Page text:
If you’re a resident of the UK, you’ll no doubt be aware of the significant cultural impact of the BBC’s excellent, long running police corruption drama “Line of Duty”.
I spent my Easter Break catching up on the previous series’ in order to be able to watch along and contribute to the salacious gossip in the family group chat, dodging spoilers as I went.
It soon struck me how similar being in charge of a compliance PMO is to working in AC-12, Line of Duty’s rag-tag anti-corruption unit.
I have often utilised the term “PMO Police” to great effect in the work place, and whilst I’m not in hot pursuit of an OCG (that’s Organised Crime Gang to the uninitiated) or clutching a firearm when embedding process, I can’t help but draw the following comparisons:
More than anything, I draw comparisons to the strategic alignment of project portfolios and the famous MMO detection framework – Motive, Means, Opportunity.
Identifying this as a basic framework for whether PMO should accept projects into the pipeline of delivery is key to achieving what any good Compliance unit should – identification of doing the right thing for the business.
Motive in this context is your strategic need for delivery – does it move you in the right direction? Is it in line with an identified strategy and how does it help meet needs? Does it align to specified priorities and the future state of your organisation? What is the specific scope and is it benefit driven?
Means in a project context is predominantly cost and resources. Whilst we won’t be finding any wads of £50 notes in a brown Jiffy bag here, it’s true that an identified pot of of funding is one of the biggest barriers I have for entering projects into the pipeline. Who is paying for it? How accurate is the cost estimation? Have you considered project resourcing costs within the parameters of these costs?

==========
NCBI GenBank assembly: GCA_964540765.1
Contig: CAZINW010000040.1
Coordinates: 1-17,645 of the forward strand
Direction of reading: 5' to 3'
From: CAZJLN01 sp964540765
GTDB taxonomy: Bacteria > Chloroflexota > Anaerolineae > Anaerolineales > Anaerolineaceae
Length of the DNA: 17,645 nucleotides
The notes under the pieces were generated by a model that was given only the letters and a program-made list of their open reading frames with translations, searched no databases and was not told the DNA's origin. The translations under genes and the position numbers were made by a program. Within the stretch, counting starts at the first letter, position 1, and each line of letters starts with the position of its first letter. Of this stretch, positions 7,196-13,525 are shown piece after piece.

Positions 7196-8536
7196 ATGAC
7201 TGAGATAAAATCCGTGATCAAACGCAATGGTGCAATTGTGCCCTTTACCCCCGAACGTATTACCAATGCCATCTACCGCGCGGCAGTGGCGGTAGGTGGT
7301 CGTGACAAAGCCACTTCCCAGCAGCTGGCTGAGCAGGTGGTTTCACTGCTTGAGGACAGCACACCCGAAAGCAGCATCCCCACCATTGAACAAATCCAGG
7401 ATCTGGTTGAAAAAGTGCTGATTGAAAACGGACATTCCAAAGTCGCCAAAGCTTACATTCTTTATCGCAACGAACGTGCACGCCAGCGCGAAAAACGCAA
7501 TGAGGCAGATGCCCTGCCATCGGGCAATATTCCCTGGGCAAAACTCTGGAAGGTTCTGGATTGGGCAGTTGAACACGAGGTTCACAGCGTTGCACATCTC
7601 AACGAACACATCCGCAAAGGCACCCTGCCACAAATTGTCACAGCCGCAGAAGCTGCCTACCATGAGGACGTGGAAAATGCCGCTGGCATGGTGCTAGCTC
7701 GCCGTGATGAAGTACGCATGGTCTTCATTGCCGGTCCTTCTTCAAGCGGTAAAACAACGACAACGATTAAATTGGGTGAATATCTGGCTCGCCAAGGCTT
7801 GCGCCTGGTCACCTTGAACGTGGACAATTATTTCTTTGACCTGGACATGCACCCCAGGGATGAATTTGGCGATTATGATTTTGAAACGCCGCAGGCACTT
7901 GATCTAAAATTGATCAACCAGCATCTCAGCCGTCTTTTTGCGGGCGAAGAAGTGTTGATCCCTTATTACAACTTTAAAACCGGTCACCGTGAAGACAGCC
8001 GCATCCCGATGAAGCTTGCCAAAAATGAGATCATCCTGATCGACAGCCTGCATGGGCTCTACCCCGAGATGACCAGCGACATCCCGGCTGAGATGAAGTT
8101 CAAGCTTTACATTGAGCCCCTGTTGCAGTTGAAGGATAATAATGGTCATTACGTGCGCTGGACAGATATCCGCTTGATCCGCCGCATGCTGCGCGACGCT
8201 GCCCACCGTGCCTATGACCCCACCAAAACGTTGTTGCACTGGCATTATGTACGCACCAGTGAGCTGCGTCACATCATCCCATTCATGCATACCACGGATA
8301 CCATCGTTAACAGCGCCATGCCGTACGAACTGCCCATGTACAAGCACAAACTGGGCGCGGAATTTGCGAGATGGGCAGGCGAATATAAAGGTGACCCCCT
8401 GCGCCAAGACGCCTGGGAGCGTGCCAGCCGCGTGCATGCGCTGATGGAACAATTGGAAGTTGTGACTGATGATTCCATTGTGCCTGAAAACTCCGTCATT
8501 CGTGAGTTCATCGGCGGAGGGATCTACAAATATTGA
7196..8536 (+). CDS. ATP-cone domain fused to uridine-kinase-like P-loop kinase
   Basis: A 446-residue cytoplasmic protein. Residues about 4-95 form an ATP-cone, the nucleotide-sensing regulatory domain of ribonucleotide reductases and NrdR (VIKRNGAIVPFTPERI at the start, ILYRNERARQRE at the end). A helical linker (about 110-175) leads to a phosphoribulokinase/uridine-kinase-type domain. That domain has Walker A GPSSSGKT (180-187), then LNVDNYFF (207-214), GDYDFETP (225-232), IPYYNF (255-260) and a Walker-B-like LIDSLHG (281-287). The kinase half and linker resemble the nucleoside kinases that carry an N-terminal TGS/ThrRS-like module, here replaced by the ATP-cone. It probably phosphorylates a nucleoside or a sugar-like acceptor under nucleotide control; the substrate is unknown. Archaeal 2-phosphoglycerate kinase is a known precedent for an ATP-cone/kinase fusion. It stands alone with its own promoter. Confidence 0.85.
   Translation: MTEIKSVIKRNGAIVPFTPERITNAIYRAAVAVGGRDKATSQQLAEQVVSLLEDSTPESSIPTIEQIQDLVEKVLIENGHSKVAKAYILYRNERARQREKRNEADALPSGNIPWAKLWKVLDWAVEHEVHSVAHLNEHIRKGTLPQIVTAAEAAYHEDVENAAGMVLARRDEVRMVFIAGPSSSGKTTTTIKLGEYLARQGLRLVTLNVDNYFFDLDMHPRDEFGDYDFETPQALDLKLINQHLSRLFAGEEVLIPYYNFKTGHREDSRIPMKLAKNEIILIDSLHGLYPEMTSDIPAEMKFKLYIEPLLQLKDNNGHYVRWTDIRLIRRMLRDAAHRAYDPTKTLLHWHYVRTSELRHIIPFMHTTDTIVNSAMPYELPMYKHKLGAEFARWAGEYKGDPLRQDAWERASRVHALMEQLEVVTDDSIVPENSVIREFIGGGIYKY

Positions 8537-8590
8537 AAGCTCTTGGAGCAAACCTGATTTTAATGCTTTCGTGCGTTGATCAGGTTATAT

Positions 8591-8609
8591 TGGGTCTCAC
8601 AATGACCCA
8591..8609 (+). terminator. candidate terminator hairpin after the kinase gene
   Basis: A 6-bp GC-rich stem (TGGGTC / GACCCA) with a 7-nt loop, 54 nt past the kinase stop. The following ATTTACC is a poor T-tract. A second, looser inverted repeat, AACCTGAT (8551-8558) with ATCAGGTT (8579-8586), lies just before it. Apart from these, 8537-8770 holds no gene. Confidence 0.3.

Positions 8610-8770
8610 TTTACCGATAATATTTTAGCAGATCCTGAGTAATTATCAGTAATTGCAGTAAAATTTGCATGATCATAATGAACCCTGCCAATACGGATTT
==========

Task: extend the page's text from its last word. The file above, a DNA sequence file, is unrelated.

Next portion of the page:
Resources are a critical success factor but more often than not, an assumption is made that resources will be freed up to progress projects rather than prioritisation and slotting exercises taking place. Not making space within the portfolio to resource and slot projects is a sure fire way to trouble further down the line.
Opportunity usually relates to whether your PMO allows you to enter work into discovery or delivery without the above definitive information defined – this usually happens when people pull rank or instigate a bypass procedure – identifying the work as too important to subjugate to established practice.
Being the PMO Police can lead to many accusations of dragged feet on “Very Important Work” when actually the intent is to set the work up for success.
Kicking off projects at pace is critical but any experienced PMO lead will know that doing so without any strategic requirements, available resources or identified funding could be a potential death knell to delivery timescales, budgets and expected benefits further down the line.
Let’s not forget that projects have to meet very definite criteria to be labelled as such – projects must be temporary organisations, with defined budgets, resources and timescales, working towards a certain and unique scope of change across organisational disciplines.
In a time where more businesses than ever are putting in place additional financial approvals during the pandemic, checks and balances make a critical contribution to financial prudence and PMO processes can provide the vigilance and gate keeping required to keep business on the straight and narrow.
Stacey Forman is a project professional , speaker, women’s rights activist, and passionate advocate for women working in technology.
Stacey is fanatical about levelling the playing field for women in tech and other underrepresented workplaces and groups, championing introverts and thought diversity, compassionate leadership and wellbeing in the workplace.
You can connect with Stacey on Linkedin.